1. Keep Your Passport on Your Person
When travelling internationally, it's always important to have a form of identification and proof that one is legally allowed to be in the country, just in case one encounters the local authorities. But, carrying one's passport around is unwise it case it gets lost. Although this would not be disastrous since your consulate can provide a replacement, it would waste precious vacation time and create stress. As an alternative, carry around photocopies or mobile phone pictures of the important pages from your passport and leave the physical document in your hotel room's lockbox.
The desire to be more adventurous isn't unusual on a vacation to an exotic destination. But, think twice about sticking a thumb out to catch a ride while backpacking through a country. It's simply quite risky from a safety perspective to hitchhike even in one's own country. In a foreign country, one could be even more of a target as a foreign tourist with potentially no local ties and little knowledge of the local customs or geography. This especially applies to those travelling alone.
3. Flaunt Your Wealth
This recommendation doesn't just apply to the wealthy. Just by nature of being a tourist, one is already viewed as an easy target by local pickpockets, so it's wise to not stick out more than you already do. For example, avoid wearing flashy or expensive jewellery and be discreet when taking cash out of your wallet. Also, try to dress down when possible.
4. Get into Arguments with Locals, Especially in Bars!
When travelling, be aware of the possibility that some topics or opinions that are commonplace at home may be quite controversial in a foreign country. So, it's wise to refrain from engaging locals in arguments, even if it seems like a minor issue. You may not understand how law enforcement works in other countries, so it's best not to put yourself in a situation where trouble could arise. This advice is might be most important when you're around people whose inhibitions may have been lowered, such as at a bar where people are intoxicated. The last thing you want to happen is an argument turning into a brawl. As a guest in others' country, take extra care to respect local customs and be cognizant of taboos. When in doubt, just hold your tongue!
5. Drink the Tap Water
The tap water isn't safe to drink in India, and sticking to bottled or filtered water in most other countries is best. The worst way to spend an entire vacation is in your hotel room recuperating from a waterborne illness. That said, here's a quick glance at where it's typically safe to drink tap water versus places where it isn't:
6. Eat Near Major Tourist Attractions
To get the best quality local cuisine for your money, avoid restaurants near major tourist attractions. These tourist traps are designed to attract and accommodate the maximum number of tourists who don't feel like straying from the beaten path in an unfamiliar place. Not only do they tend to be overpriced, they rarely feature the best quality food the host country has to offer. For foodies and value-seekers, take some time before your trip to find out where locals go for the most authentic dishes. This can be well worth the time and effort, especially since you'll likely ditch the biggest crowds.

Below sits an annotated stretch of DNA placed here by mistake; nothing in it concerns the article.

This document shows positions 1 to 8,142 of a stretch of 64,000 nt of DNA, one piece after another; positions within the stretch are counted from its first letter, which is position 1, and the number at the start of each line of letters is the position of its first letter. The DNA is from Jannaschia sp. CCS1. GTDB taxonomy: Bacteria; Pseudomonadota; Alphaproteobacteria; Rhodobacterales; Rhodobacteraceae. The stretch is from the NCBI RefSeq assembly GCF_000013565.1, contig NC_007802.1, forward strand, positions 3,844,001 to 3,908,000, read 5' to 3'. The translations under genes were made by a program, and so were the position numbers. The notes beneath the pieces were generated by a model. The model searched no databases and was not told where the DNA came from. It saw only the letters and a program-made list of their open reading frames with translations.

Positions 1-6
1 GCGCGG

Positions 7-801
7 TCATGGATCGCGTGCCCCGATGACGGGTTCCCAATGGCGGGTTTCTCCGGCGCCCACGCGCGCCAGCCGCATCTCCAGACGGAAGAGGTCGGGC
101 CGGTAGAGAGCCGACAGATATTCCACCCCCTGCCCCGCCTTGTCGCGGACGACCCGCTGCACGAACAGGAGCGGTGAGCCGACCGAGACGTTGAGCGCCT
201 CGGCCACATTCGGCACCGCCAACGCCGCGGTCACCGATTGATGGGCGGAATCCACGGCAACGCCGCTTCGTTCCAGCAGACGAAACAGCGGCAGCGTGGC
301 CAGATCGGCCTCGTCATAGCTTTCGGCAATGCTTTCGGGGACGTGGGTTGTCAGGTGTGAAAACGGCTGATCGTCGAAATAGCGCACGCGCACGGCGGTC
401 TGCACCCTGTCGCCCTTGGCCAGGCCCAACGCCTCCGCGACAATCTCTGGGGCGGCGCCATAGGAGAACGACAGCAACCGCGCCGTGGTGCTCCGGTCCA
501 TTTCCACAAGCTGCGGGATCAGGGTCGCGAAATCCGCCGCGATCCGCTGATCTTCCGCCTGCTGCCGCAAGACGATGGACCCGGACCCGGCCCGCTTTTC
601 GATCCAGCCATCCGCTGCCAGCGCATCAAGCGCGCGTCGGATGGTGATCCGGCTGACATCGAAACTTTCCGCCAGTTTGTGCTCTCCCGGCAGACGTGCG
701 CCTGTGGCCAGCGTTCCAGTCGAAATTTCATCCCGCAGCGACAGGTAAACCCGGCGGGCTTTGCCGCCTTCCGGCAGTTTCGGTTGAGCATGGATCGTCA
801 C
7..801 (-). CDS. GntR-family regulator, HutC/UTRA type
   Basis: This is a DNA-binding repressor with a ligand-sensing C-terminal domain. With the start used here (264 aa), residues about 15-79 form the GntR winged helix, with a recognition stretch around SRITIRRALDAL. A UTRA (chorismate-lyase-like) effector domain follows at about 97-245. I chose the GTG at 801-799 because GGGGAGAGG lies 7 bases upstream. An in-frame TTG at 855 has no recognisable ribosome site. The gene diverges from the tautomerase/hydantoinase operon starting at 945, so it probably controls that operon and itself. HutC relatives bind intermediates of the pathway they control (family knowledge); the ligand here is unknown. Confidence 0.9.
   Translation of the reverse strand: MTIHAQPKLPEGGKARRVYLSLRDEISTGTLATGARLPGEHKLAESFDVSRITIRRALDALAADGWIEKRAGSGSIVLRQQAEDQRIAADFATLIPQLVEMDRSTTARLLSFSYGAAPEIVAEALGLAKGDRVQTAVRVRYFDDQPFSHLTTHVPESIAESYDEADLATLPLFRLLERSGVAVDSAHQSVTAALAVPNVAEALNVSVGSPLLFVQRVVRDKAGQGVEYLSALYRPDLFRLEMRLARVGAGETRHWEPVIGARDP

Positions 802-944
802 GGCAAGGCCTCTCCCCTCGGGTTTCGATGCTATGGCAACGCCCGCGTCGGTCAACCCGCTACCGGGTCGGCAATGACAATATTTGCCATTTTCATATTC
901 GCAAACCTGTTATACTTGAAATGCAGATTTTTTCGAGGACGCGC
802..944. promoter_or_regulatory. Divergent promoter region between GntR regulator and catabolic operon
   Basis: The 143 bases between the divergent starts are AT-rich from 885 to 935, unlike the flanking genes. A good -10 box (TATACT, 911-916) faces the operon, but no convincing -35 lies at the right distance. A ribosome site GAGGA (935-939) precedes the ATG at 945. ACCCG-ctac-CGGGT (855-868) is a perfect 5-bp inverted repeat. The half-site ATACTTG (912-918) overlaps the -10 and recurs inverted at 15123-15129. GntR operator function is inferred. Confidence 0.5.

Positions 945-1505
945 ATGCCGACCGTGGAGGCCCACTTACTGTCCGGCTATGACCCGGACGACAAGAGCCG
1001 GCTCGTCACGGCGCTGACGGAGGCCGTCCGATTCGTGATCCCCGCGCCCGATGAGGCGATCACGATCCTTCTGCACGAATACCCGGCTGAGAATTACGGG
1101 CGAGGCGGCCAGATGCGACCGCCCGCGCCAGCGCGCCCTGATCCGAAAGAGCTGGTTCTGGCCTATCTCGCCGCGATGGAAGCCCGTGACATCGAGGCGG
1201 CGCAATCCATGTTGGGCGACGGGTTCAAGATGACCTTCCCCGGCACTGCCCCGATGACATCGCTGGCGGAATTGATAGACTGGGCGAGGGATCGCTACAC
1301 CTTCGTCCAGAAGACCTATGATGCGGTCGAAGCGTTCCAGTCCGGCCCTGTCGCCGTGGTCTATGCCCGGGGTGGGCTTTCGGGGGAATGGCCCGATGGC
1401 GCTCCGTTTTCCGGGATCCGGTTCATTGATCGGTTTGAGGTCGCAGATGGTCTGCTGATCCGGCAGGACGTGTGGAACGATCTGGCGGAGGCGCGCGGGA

7. Use Cash Instead of Credit Cards
Although it's wise to carry some cash on hand no matter where you are, there are excellent rewards to be had by paying for as many transactions abroad with a credit card as possible, even after foreign currency transaction fees. It's possible to get the most bang for your buck using a credit card versus forex or debit cards, but make sure you understand the terms and fees of your specific cards. Above all, avoid physical money changers as much as possible, as they notoriously have the worst currency exchange rates, especially at airports.
8. Skip Travel Insurance
In the era of crowdfunding, once in a while you can see people popping up on social media begging friends and family to pitch in to help cover an unforeseen expense they can't afford - such as outrageous medical expenses or an emergency flight home after something goes wrong. This is especially true for those planning on engaging in possibly dangerous sporting activities like scuba diving or rock climbing. There's always some risk (even if small) of an accident happening during a trip. The hundreds of rupees you'll pay for protection is worth the peace of mind knowing there won't be serious financial consequences in a worst-case scenario.
9. Skip Vaccinations
Getting immunized for any infectious diseases present in your travel destination is very important. Websites like the U.S. Centers for Disease Control lists which vaccinations are recommended by country, or you can check with your personal physician. Depending on your health insurance plan, vaccinations may appear expensive if the risk of contracting a disease is low, especially if you're taking a relatively short trip. But, should you try to put a price on your health? You'll be grateful for getting vaccinated if you encounter a region with malaria, yellow fever or other serious diseases.
Notably, travel insurers often require that you take necessary and sensible precautions before and during your trip to avoid unnecessary risks. If vaccinations are advisable for the country to which you are travelling, your insurer could find you negligent if you get infected and refuse to cover your medical costs.